Hordle and The Great War

£8.00

Out of stock

Hordle and The Great War

£8.00

These men deserve to be remembered as individuals, rather than just names on the local War Memorial or in church Memorial plaques.

Out of stock

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Description

John Cockram, Peggy and Jude James and
Richard Williams
100 Pages | over 100 b/w illustrations

297x210mm, Paperback

9780954097241

Hordle War Memorial includes the names of 31 servicemen from the village who died in the Great War. For whatever reason, 6 other men – Pat Glass, Bill Ireland, Harry James, Bill Matthews, Bill Saunders and Harold Way – were all born or resident in Hordle and also died, but are not so honoured . They are, however, included in this book.
These 37 men all served in the army. They came from widely differing socio-economic backgrounds, but each death was a personal tragedy to their family and friends. World War II bombing has ensured that more documentation has survived for officers, rather than men, as the records were stored in different locations. Again, more information has been forthcoming where relatives have been found, but it should not be inferred that the more complete a memorial the more important that man is. The aim for each person is to link them with the village, give a flavour of their service and explain the circumstances leading to each death.
In many ways these men were different in degree to the modern serviceman. Life in a village, on the land, was hard. Creature comforts were fewer, work was very physical, food not always abundant and the social order different. Only 3 men out of every 9 who were inspected by medical boards in the war were fit enough for immediate enlistment. It was a literate generation, much addicted to letter writing and card sending. One problem was that there was an increasing lack of understanding between a soldiers’ direct experience of war and their family’s perception of it gleaned from newspapers. Soldiers on leave or on discharge found it difficult to talk of their experiences except to their mates of the trenches, who could understand. The ones that did volunteer for service seem, by and large, to have physically benefited from the regular food, exercise and discipline. Yet to survive for up to four years of trench warfare, perhaps wounded, gassed, subjected to illness or exposed to harsh weather, as many of them were, is difficult to understand. Even more difficult to comprehend is how they coped with post-war traumatic stress disorders without adequate financial compensation, counselling or a National Health Service.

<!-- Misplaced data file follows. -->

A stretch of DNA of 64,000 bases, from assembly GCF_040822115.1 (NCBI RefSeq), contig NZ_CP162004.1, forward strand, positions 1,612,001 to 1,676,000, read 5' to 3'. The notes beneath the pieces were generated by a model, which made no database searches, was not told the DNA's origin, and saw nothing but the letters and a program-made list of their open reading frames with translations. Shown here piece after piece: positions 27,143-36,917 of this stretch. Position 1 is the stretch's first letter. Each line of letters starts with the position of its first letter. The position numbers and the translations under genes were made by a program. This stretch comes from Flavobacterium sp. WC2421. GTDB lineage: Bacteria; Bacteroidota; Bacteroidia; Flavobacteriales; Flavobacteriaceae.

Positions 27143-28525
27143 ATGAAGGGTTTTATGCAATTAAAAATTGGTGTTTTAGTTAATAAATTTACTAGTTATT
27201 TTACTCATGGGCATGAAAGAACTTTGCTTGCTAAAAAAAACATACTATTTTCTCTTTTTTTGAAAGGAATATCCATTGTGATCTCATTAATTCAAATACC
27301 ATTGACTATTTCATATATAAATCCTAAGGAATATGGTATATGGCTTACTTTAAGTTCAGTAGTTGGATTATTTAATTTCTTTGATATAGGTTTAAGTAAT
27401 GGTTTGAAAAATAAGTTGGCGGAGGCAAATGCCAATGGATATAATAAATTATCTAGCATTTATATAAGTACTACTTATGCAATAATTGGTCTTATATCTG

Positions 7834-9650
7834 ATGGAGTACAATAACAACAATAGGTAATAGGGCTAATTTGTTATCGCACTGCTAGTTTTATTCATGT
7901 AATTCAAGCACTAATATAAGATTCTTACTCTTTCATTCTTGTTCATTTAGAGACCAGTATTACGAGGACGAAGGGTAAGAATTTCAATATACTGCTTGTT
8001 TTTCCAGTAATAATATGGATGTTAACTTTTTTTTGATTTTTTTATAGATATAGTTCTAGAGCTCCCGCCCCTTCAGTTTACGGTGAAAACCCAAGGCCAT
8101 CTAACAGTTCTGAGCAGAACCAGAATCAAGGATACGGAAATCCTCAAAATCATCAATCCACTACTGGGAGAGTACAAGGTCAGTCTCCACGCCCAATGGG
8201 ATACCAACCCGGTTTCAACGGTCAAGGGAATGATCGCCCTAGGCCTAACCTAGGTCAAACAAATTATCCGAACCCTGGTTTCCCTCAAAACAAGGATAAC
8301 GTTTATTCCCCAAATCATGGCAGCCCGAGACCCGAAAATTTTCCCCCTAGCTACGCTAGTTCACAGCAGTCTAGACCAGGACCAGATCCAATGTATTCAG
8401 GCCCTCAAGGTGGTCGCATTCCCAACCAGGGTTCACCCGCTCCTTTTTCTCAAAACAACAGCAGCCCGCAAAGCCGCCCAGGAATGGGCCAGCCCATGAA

These men deserve to be remembered as individuals, rather than just names on the local War Memorial or in church Memorial plaques.

Additional information

Weight 2 kg
Dimensions 30 x 21 x 5 cm

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